Meet the February 2019 Technical Communication cover artist: Lindsay Blankenbeker.

                             

Lindsay began her undergraduate degree at Kennesaw State University in the Fall of 2010, where she completed most of her core curriculum. She had trouble choosing a major in which she could apply her love for people and her love for creativity. She decided to take some time off from school to decide what she wanted to do with her life. She worked full time in the hospitality, dental, and medical fields for several years, but always knew she wanted to finish her undergraduate degree.

While Lindsay was working, her love for people of all ages and walks of life grew, and she learned first-hand of the struggles that many people encounter when dealing with technology. She would often find herself helping older coworkers and patients operate software that was outdated or that was difficult to navigate for those who had not grown up in a digital-based world.

In 2017, Lindsay decided to finish her bachelor’s degree and discovered a new undergraduate program at Kennesaw State University: Interactive Design. This program of study fit Lindsay’s passions and future career goals perfectly. A few semesters later, Lindsay is now excited to be graduating in 2019 in a field that she loves.

Lindsay heard about Technical Communication’s cover competition while taking a Visual Design class at KSU. Her professor, Leslie Hankey, encouraged her students to submit their digital artwork portraying one of the topics given. Lindsay chose “finding your footing in the world of developer docs.” To Lindsay, this was a topic that referred to the importance of communication within teams of people. If communication between clients, designers, developers, users, etc., is not executed properly, it is likely that the overall goal of a project may not be met as intended.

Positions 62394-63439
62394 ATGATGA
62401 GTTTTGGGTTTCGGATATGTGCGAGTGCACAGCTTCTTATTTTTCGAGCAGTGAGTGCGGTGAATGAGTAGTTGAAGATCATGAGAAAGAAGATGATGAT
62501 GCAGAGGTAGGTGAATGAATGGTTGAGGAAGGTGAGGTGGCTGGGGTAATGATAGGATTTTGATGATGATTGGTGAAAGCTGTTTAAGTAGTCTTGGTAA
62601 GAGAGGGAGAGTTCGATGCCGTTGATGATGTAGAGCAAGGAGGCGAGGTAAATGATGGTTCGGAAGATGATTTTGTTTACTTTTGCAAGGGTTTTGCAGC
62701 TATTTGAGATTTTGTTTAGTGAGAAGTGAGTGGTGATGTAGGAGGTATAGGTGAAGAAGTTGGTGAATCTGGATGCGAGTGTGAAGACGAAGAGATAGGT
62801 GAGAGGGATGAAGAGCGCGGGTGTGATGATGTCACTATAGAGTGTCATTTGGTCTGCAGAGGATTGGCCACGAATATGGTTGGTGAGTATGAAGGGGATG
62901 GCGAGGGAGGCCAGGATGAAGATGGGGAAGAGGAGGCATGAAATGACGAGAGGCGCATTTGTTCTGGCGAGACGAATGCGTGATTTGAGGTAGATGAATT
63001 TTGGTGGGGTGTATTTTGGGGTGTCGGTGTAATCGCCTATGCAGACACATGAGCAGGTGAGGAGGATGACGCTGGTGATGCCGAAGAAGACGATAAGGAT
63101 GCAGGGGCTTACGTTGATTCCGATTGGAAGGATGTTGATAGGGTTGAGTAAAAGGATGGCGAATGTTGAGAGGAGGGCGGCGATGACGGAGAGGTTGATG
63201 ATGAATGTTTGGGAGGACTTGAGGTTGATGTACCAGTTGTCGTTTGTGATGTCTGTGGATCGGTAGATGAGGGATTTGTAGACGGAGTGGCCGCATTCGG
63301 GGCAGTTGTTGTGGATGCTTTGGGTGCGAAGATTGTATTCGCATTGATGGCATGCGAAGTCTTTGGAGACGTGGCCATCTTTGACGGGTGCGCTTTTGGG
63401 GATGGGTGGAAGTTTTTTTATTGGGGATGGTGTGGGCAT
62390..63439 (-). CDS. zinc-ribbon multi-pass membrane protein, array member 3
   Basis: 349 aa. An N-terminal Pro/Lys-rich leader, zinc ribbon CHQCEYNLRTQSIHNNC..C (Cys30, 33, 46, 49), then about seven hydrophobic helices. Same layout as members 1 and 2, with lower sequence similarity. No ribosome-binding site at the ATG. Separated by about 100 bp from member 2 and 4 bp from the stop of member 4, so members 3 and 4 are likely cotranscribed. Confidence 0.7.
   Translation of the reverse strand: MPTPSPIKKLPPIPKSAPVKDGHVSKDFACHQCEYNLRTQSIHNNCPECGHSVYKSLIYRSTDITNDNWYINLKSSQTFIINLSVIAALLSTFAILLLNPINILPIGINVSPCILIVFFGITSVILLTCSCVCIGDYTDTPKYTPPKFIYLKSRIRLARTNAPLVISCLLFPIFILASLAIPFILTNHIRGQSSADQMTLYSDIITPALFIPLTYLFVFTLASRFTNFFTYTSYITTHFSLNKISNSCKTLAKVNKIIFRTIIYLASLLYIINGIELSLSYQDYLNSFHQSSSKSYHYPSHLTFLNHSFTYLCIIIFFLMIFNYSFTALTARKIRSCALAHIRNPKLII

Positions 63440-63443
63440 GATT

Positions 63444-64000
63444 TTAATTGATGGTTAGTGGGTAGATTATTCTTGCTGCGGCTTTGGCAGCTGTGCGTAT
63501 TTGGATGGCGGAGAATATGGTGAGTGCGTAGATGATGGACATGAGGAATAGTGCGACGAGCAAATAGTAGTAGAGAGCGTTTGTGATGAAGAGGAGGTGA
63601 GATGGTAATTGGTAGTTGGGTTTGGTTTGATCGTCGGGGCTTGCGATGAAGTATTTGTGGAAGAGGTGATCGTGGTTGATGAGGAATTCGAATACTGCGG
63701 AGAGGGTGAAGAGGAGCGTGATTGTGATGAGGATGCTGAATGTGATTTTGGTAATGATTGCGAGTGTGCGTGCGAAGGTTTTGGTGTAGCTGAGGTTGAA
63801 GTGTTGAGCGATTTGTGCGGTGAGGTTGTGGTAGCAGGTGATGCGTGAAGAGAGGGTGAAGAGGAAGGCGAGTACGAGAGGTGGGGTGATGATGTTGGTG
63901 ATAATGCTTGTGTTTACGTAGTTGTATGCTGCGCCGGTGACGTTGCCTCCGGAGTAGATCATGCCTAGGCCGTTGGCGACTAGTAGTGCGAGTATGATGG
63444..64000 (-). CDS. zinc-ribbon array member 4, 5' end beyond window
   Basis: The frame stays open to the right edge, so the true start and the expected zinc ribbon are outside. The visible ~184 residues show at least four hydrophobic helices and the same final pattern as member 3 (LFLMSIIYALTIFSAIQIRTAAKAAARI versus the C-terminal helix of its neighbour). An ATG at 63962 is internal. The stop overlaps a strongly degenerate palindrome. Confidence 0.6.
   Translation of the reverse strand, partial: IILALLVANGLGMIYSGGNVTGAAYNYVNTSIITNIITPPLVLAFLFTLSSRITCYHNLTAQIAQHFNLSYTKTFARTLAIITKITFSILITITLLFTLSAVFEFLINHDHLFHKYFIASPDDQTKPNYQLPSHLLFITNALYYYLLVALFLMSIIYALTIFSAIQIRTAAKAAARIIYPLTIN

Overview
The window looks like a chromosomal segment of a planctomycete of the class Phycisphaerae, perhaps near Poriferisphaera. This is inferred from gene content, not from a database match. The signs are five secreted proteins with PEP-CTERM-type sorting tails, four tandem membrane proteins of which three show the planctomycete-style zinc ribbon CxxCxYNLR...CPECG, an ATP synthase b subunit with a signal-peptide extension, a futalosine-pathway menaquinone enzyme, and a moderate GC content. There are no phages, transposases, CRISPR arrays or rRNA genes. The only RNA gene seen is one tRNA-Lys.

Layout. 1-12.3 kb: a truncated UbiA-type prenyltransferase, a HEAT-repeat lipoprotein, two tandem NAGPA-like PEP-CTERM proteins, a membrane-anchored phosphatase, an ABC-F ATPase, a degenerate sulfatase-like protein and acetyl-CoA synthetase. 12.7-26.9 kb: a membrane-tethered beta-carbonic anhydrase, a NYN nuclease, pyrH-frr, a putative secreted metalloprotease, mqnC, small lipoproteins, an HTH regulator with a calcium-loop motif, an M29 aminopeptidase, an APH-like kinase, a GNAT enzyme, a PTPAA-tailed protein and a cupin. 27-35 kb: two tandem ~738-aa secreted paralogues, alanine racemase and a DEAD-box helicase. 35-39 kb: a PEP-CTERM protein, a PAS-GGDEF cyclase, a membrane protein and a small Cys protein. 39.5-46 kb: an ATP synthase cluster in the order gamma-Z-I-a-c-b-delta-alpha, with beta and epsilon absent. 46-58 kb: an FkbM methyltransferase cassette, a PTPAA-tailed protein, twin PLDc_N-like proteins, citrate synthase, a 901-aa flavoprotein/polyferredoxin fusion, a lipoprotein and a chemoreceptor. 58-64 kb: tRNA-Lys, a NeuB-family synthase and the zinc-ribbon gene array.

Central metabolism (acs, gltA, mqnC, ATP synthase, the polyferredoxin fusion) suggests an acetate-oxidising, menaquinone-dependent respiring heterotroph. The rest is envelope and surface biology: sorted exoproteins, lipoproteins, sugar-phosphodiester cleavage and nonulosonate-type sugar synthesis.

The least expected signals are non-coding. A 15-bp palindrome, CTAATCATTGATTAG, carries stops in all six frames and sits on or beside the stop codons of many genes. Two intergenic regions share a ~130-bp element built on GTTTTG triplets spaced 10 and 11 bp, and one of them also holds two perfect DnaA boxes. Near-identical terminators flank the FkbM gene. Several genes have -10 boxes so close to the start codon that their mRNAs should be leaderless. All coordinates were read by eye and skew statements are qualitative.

The challenges for Lindsay in creating this digital artwork were interpreting the given topic, communicating that topic to readers to the best of her ability, and using a static two-dimensional illustration to communicate the topic. Lindsay wanted this message to be displayed in a direct and simple way that both veterans of the field and newcomers could understand.

Another significant challenge was using Adobe Illustrator to create this illustration (as requested by her professor), as Lindsay had little prior knowledge of this program.  Lindsay took the time to learn Illustrator well enough to create a digital illustration that she hoped would translate successfully for the intended audience. Her inspiration came from real photographs that she traced in Adobe Photoshop and then made into an illustration in Adobe Illustrator.

To view the February 2019 issue of Technical Communication with Lindsay’s cover illustration, please visit  www.stc.org/techcomm .

And, as a reminder, the deadline for upcoming submissions to the cover competition is 1 June.

For the August 2019 issue, (a special issue on transmedia), we invite cover illustrations on the subject of transmedia, participatory culture, and digital creation.

For the November 2019 issue, we invite cover illustrations on the subject of collaboration in technical communication across cultures.

Cover illustrations might be diagrams, drawings, photographs, collages, infographics, cartoons, comic strips, or brief graphic narratives.

For either issue, please submit your cover illustration (approximately 20×20 cm or 8×8 inches) as a high-resolution (300 dpi or better) jpg file by 1 June 2019 to tceditor@stc.org with a brief explanation (100-200 words) of how your illustration addresses the cover subject.  A five-member international jury of specialists will organize anonymous review of the submissions and choose each issue’s cover illustration.  Honorable mentions will be published inside the journal.

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